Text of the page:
The idea of a paper-free workplace is an attractive one. People are aware that paper can clog up an organisation and that removing paper can improve customer response times, workplace productivity and help improve the environment. This was bourne out in AIIM’s latest study, ‘Paper Wars 2014 – an update from the battlefield’. 60% of respondents have seen ROI on their paper-free projects within 12 months, and more than three-quarters had done so within 18 months.
Furthermore, 68% of respondents said that business-at-the-speed-of-paper will be ‘unacceptable in just a few years’ time’ and around half of businesses surveyed claimed that the biggest single productivity improvement would be to remove paper. However, only one in five has a board-level endorsed policy to actually reduce paper and more than one in five organisations (21%) are actually increasing their paper consumption. But is the paper-free office really achievable? Perhaps we should be looking at paper-free processes instead and how technology can make that possible?
The Paperless Office Will Never Happen
For a community of information professionals such as AIIM, the above subheading is hard to accept. But it is true – going totally paper-free will almost certainly not happen. The recent AIIM research showed more than half of respondents still print personal paper copies to take to a meeting, or to add a signature. They also use printed copies for reading offline or out-of-the-office (50%), and particularly to review and mark-up (45%). Many respondents said a lack of management initiatives (47%) and the (perceived) need for physical signatures (44%) were the two main reasons why there is still so much paper in their business processes.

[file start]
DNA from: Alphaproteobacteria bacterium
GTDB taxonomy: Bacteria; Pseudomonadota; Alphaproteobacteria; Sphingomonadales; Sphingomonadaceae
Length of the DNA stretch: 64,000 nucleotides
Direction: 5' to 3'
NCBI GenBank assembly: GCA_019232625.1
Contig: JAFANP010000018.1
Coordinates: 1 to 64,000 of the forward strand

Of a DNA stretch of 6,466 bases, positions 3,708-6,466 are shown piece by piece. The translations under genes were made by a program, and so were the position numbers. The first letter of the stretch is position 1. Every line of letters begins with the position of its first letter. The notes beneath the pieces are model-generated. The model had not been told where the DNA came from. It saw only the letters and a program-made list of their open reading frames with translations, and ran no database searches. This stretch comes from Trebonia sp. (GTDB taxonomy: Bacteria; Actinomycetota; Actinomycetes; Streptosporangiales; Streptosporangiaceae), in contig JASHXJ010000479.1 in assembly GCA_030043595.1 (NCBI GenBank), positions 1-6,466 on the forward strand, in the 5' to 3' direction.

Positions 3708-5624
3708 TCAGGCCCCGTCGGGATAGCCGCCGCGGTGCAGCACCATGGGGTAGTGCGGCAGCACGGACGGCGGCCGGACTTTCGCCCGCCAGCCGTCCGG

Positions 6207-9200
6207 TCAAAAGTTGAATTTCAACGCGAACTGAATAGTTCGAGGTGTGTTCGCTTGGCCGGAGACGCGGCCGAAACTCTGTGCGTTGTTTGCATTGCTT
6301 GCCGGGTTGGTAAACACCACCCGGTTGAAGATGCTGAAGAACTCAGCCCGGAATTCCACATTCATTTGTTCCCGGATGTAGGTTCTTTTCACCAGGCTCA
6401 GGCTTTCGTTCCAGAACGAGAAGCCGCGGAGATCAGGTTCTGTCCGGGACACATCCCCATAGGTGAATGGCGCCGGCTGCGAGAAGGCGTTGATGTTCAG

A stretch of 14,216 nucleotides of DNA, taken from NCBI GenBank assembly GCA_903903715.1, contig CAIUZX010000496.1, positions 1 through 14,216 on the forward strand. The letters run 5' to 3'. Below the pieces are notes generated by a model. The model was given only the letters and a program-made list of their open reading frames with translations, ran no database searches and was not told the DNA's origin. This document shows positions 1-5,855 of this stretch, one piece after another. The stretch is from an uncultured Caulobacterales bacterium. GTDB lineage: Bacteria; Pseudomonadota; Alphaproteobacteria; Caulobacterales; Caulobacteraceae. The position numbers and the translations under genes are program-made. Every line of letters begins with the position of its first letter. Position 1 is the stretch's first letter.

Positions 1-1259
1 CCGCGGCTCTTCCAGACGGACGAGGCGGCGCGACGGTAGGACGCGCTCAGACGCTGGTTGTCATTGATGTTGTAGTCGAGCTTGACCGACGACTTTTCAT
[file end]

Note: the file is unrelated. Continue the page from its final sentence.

The need for physical signatures is an interesting area. There are many different electronic signing solutions available ranging from stylus input, automated verification, digitally encrypted signatures, and web signatures, all of which have a place in achieving paper-free working. Stopping an otherwise all-electronic process simply to collect a physical signature on a piece of paper, which is often immediately re-scanned, is obviously somewhat sub-optimal and frequently presents a greater confidentiality risk than the electronic original itself.
World Paper Free Day 2014 took place recently (6 November), an initiative that sought to show how much paper is wasted in the workplace and how well we can manage without it. Hundreds of organisations all over the world participated in going paper-free for the day and one of the key takeaways was that paper-free business processes are a much more realistic goal than going completely paper-free. There are other technologies beyond electronic signing solutions that can play a role in this:
The concept of scanning all inbound mail at point-of-entry and routing it around the business electronically is very attractive, especially if it can significantly reduce or even eliminate internal mail distribution. Our research asked those who consider they have a digital mailroom scenario, what proportion of mail they scan (not including brochures, junk mail, etc.). 45% are scanning half or more of incoming mail, and 34% are scanning three-quarters. Significantly, almost a quarter (23%) are scanning 90% or even 100%.